Read CHAPTER THREE - HAZEL'S TROUBLES of The New Mistress A Tale , free online book, by George Manville Fenn, on

About a year and a half before Hazel Thorne had the task of conducting her school for the first time to Plumton church, she was in her home at Kensington, leading the every-day pleasant life of the daughter of a stockbroker, who was reputed among his friends as being “warm,” that being the appropriate term for a man who is said to have a pretty good store of money well invested in solid securities.

“Fred Thorne will buy mining shares for you, or shares in any bubble that is popular at the time; but catch him putting his coin in anything doubtful.”

That is what people said; and as he had a good home at Kensington, and gave nice, quiet little dinners, he and his were pretty well courted.

“Well, yes, I don’t mind, Archy,” said old Graves, the wholesale cork merchant of Tower Hill.  “Hazel Thorne is a very nice girl ­very pretty and ladylike, so I suppose we must swallow the mother for her sake.”

The boa-constrictor-like proposition was naturally enough taken by Archibald Graves in its slango-metaphorical sense, and slango-metaphorically Mrs Frederick Thorne was swallowed by the whole of the Graves family, and she did not agree with them.

For Mrs Thorne was not a pleasant woman.  Tall, handsome, and thoroughly ladylike in appearance, she was very proud of having been considered a beauty, and was not above reminding her husband of the fact that she might have married So-and-so and What’s-his-name, and You-know-whom, all of which gentlemen could have placed her in a better position than that she occupied; and as she grew older these references were more frequent.  Each child she had seemed to be looked upon by her as a fresh grievance ­a new cause for tears, and tears she accordingly shed to an extent that might have made any one fancy this was the reason why the Thorne home generally seemed damp and chilly, till Hazel entered the room like so much sunshine, when the chill immediately passed away.

Gradually growing weaker in act and speech, the unfortunate woman received a shock which completed the change that had been gradually heretofore advancing, for Fred Thorne ­handsome, bright, cheery, and ever ready to laugh at mamma’s doldrums, as he called them ­went out as usual one morning to the City, saying that he should be back a little earlier to dinner that day, as he had stalls for the opera.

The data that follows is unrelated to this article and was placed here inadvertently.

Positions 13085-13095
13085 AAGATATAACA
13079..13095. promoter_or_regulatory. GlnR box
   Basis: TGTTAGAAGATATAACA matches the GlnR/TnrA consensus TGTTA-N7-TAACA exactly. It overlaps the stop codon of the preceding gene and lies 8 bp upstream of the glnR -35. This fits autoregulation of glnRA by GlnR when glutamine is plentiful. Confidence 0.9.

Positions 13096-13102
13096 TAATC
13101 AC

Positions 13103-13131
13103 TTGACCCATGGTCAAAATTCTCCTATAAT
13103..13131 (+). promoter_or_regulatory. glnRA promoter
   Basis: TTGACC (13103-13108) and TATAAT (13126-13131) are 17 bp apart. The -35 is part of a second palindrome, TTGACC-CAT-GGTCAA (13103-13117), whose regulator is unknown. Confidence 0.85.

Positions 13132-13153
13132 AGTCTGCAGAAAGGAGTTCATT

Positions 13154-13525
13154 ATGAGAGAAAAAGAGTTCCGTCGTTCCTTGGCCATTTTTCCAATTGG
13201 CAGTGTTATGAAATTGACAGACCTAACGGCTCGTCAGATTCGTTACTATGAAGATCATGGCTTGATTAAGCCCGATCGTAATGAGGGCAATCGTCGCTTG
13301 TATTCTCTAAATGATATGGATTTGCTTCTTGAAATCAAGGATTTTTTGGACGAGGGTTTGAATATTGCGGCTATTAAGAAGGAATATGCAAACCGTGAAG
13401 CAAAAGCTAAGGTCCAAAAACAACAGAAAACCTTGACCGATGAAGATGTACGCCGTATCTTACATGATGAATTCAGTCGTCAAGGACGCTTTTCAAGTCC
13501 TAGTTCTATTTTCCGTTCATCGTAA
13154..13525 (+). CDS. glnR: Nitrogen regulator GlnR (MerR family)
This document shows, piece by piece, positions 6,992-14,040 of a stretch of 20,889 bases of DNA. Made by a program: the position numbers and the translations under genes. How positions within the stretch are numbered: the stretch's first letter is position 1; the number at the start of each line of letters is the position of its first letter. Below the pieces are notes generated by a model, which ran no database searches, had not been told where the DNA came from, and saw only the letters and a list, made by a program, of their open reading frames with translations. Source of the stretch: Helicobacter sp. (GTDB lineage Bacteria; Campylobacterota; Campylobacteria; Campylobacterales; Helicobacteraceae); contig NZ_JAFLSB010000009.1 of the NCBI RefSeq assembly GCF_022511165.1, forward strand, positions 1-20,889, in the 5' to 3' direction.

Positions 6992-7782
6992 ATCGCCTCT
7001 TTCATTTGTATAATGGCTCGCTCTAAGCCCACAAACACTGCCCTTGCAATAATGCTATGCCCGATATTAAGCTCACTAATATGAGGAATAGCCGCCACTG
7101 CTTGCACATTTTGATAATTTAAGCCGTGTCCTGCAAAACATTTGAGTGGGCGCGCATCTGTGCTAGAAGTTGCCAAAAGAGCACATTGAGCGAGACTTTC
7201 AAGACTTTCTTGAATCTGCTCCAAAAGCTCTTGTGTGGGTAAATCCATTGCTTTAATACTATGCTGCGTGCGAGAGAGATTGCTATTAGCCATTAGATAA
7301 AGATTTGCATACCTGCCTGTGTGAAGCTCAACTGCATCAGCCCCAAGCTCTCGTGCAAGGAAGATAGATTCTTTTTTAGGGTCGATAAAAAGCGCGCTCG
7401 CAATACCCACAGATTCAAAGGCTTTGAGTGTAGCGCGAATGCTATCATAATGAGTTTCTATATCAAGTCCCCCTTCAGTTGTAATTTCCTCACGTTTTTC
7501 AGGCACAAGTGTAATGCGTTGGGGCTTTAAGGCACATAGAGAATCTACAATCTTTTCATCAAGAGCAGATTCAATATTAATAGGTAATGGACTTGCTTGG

“I’ll come back through Covent Garden, Hazel, and bring you a bouquet,” he cried merrily.

“You need not bring flowers for me, Frederick,” said Mrs Thorne, in an aggrieved tone.  “I am growing too old for flowers now.”

“Too old?  Ha, ha, ha!” he cried.  “Why, you look younger than ever.  Smithson asked me the other day if you and Hazel were my daughters.”

“Did he, Frederick,” said Mrs Thorne, in a rather less lachrymose tone.

“To be sure he did; and of course I am going to bring you a bouquet as well.”

He bought the two bouquets, and they were kept fresh in water, taken to pieces, and spread over his breast, as he lay cold and stern in his coffin:  for as he was carefully bearing the box containing the flowers across Waterloo Place on his way home that evening, there was a cry, a shout, the rush of wheels, and the trampling of horses; a barouche came along Pall Mall at a furious rate, with two ladies therein clinging to the sides, and the coachman and footman panic-stricken on the box.  One rein had broken, and the horses tore round the corner towards Regent Street as if mad with fear.

It was a gallant act, and people said at the inquest that it saved the ladies and the servants, but it was at the sacrifice of his own life.  For, dropping the box he was carrying, Fred Thorne, a hale strong man of five-and-forty, dashed at the horses’ heads, caught one by the bit and held on, to be dragged fifty or sixty yards, and crushed against the railings of one of the houses.

He stopped the horses, and was picked up by the crowd that gathered round.